University of Mississippi’s Mullins announces plans to retire June 30

By Chris Kieffer/NEMS Daily Journal

TUPELO – Andy Mullins, who has worked to improve public education in Mississippi for more than 40 years, announced on Friday he will retire as chief of staff to University of Mississippi Chancellor Dan Jones.
His retirement is effective June 30, but he will continue to teach graduate students in the university’s School of Education and to lead the Mississippi Teacher Corps program.
“Andy Mullins has been untiring in his career-long commitment to education, whether as a classroom K-12 teacher, a college professor, an author, a highly-respected adviser or an innovator focused on giving Mississippians a better chance at success through better education,” Jones said in a university press release.
“His career accomplishments have been truly extraordinary, but just as important has been the example he set for those who choose a career in public service. He set incredibly high goals, and he was unswerving in his commitment to achieving them.”
Mullins has served as a special assistant to two governors and three state superintendents of education and has been a member of the Ole Miss administration since 1994. His career began as a school teacher at St. Andrew’s Episcopal School in Jackson in 1970, and he taught for eight years before joining then-Gov. William Winter’s staff in 1980 as special assistant for education.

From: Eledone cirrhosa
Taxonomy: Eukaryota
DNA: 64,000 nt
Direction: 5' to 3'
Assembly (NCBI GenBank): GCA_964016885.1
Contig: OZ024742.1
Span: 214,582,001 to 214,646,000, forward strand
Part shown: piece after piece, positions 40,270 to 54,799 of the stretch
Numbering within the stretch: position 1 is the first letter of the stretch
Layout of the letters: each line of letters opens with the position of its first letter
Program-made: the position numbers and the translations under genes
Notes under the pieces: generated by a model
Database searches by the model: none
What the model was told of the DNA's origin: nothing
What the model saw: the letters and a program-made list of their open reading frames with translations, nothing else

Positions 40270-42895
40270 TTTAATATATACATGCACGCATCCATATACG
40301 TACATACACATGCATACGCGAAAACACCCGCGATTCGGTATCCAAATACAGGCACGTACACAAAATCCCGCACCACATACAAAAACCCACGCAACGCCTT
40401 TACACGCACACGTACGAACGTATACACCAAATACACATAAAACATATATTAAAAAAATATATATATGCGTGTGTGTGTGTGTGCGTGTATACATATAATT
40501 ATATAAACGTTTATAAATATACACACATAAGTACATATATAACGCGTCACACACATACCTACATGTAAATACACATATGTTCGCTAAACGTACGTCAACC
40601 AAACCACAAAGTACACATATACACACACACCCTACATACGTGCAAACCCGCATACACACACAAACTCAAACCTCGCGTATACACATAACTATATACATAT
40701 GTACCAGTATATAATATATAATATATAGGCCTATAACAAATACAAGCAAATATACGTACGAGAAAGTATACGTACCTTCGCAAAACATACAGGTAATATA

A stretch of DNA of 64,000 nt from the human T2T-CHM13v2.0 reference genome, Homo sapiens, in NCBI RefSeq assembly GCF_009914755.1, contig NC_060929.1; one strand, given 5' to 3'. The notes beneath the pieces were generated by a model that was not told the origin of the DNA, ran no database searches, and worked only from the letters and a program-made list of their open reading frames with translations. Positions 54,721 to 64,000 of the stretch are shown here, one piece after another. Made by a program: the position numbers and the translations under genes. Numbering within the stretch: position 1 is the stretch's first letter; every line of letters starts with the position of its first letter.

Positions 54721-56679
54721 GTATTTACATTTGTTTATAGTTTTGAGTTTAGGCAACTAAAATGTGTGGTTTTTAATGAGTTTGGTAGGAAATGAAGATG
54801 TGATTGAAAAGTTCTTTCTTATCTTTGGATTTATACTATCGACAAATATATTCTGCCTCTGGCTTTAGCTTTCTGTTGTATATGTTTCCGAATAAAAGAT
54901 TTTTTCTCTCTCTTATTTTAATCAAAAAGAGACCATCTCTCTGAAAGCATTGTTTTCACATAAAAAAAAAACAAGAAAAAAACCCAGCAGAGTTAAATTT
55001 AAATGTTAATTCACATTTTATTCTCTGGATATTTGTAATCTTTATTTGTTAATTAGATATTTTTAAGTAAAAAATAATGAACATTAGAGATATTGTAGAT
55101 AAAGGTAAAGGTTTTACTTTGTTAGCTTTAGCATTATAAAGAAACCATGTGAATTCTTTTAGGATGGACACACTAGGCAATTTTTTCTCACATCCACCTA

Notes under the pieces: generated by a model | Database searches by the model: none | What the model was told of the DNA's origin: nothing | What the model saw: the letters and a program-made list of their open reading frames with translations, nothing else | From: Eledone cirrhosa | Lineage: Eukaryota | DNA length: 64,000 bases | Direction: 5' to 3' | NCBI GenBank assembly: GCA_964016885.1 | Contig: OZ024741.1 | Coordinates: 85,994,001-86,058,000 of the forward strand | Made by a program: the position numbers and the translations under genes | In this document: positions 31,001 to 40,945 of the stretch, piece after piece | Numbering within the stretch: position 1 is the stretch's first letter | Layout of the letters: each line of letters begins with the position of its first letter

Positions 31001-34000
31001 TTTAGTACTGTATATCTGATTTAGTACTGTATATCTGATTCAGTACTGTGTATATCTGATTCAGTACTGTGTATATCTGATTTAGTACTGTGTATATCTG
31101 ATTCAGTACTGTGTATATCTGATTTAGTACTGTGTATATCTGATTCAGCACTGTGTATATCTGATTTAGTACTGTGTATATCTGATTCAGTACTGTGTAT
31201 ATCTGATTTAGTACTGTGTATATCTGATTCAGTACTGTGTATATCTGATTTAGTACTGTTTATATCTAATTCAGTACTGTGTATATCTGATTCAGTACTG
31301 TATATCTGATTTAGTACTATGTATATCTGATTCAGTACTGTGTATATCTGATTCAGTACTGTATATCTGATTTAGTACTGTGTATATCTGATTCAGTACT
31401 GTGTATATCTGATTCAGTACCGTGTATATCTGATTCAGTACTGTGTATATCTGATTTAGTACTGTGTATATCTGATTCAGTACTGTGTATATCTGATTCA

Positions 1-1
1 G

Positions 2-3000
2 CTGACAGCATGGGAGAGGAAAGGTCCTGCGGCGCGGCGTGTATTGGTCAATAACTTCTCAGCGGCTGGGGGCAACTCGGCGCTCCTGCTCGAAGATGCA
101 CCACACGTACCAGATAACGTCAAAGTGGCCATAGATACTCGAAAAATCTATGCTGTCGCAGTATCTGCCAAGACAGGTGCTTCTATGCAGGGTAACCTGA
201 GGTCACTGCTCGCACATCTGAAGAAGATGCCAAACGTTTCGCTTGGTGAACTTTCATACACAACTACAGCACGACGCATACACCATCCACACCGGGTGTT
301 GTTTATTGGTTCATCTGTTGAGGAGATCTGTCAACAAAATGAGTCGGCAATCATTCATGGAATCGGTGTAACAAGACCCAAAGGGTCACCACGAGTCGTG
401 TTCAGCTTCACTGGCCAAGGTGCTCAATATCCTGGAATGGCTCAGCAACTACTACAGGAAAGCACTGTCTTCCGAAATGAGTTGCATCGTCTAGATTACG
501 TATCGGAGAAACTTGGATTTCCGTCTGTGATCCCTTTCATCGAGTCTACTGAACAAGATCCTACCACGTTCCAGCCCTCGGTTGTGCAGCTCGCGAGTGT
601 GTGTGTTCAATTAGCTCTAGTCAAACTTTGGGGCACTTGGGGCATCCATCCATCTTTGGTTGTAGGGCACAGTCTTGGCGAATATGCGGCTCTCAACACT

Mullins was a member of the “Boys of Spring,” a name given to Winter’s staff members who helped get Mississippi’s 1982 Education Reform Act passed.
“Andy Mullins is one of the most creative and visionary teachers and public servants I have ever known,” Winter said in the press release. “I leaned on him heavily when we were developing the Education Reform Act of 1982 and getting it passed. He just had a special way of relating with members of the Legislature.”
At Ole Miss, he has worked with three chancellors during a period of significant enrollment growth, dramatic changes in the funding of higher education and the university’s biggest public event ever, the 2008 presidential debate.

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